The Australian Competition and Consumer Commission (ACCC) wants to enforce stronger conditions on the Australasian Performing Right Association (APRA), after questions have been raised about its transparency.
The changes could lead to lower fees for businesses using APRA’s music licences Australia-wide.
APRA holds the performing rights for the majority of music played or performed in Australia. It earns royalties from these rights and sells licences which allow businesses to play this music publicly – with fees paid by businesses being distributed to the association members.
But the lack of transparency into APRA’s fees and its near-monopoly on music licences in Australia have prompted the ACCC to propose several changes to the way APRA operates.
“We are… proposing to grant authorisation for a further five years with conditions that require APRA to be more transparent about licence fees and the way it pays royalties to members, in order to mitigate APRA’s market power and its impact on songwriters and businesses,” ACCC deputy chair Mick Keogh said.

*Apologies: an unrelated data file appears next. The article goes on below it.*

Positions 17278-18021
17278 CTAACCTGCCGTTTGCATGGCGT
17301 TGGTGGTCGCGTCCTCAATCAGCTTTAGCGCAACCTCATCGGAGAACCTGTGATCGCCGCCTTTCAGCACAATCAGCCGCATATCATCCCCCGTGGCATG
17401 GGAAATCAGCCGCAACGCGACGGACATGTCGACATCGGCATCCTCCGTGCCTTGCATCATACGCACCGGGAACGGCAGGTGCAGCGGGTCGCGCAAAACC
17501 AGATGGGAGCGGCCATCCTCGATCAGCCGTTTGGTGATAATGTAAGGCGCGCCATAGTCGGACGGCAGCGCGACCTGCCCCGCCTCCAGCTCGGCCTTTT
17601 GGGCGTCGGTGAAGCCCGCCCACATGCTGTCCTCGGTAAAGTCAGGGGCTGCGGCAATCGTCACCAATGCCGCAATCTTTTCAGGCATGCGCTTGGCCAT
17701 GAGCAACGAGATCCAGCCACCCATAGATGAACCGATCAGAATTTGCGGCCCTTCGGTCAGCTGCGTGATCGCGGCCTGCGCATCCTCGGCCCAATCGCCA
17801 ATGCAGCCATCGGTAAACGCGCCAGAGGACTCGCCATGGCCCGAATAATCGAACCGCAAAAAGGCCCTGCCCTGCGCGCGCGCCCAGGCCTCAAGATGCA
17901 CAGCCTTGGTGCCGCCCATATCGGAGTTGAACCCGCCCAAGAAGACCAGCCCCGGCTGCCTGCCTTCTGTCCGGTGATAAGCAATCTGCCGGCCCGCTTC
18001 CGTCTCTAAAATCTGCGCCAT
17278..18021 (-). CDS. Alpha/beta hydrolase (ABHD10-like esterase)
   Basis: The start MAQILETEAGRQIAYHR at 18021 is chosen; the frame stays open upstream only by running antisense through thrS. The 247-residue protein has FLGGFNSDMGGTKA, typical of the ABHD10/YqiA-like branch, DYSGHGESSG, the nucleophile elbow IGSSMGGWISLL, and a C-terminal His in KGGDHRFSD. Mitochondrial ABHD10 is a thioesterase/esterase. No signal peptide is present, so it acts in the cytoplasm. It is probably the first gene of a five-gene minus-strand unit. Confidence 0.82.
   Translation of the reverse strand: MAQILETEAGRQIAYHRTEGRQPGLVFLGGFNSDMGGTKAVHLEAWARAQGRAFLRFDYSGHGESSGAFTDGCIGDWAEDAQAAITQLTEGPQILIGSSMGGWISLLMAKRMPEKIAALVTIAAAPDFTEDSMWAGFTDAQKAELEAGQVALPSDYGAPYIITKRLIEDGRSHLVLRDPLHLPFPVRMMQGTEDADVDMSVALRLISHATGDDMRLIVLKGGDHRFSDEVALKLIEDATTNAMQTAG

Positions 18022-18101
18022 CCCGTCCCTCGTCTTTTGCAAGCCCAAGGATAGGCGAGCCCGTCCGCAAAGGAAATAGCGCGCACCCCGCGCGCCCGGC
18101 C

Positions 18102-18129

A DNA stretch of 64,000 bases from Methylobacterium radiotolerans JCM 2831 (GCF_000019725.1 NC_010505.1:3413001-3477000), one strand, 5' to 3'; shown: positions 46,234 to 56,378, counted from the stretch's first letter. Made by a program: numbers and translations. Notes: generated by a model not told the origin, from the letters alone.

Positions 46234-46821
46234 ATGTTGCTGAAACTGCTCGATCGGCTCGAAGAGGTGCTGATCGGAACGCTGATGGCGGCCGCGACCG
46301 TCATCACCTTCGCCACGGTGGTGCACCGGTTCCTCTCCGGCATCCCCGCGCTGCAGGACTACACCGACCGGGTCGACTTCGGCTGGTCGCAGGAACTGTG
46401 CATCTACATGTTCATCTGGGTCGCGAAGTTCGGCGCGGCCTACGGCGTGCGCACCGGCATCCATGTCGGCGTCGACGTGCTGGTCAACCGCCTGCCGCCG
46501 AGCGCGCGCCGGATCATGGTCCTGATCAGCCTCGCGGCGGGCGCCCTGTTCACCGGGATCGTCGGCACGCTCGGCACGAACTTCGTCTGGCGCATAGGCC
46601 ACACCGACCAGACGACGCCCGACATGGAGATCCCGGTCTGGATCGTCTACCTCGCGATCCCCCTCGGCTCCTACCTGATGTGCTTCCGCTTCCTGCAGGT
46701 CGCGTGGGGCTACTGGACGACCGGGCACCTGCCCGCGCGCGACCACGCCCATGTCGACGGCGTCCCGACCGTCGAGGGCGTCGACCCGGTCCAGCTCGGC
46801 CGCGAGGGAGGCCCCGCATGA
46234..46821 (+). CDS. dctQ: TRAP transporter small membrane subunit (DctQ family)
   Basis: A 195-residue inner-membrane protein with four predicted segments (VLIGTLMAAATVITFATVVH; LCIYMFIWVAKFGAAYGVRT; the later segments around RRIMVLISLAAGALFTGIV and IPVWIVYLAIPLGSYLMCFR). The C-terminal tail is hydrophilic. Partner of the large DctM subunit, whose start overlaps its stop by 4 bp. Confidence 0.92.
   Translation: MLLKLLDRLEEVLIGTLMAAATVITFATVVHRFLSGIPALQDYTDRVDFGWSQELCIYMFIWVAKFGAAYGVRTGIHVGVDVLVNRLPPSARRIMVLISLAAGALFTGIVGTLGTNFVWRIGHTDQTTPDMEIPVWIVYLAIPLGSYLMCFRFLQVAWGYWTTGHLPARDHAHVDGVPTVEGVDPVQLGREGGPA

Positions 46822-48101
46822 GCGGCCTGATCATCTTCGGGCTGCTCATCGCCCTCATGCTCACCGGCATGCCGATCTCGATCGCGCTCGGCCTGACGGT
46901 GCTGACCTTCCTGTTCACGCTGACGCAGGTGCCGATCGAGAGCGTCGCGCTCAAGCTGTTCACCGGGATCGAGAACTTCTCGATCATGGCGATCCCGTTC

Under the proposed conditions, APRA would be required to publish information about how it calculates its fees; produce a plain-English guide to its distribution policies; publish an annual transparency report with information on rights revenue, operating costs, and payments to members; and to continue the “resolution pathways” alternative dispute resolution scheme set up in responses to a previous ACCC condition.
These changes have been proposed based on responses gathered by the ACCC during a consultation process, in which APRA members and businesses that use the service expressed concern around the way the association collects fees and questioned its accountability.
“It’s more efficient for APRA members to collect royalties jointly, rather than every artist having to collect their own royalties and monitor compliance,” Keogh said.
“However, APRA already has a near-monopoly, and the exclusive provisions it has with artists makes its position even stronger.
“This raises the risk of higher prices for businesses that play music, and other inefficiencies or restrictions for APRA members.”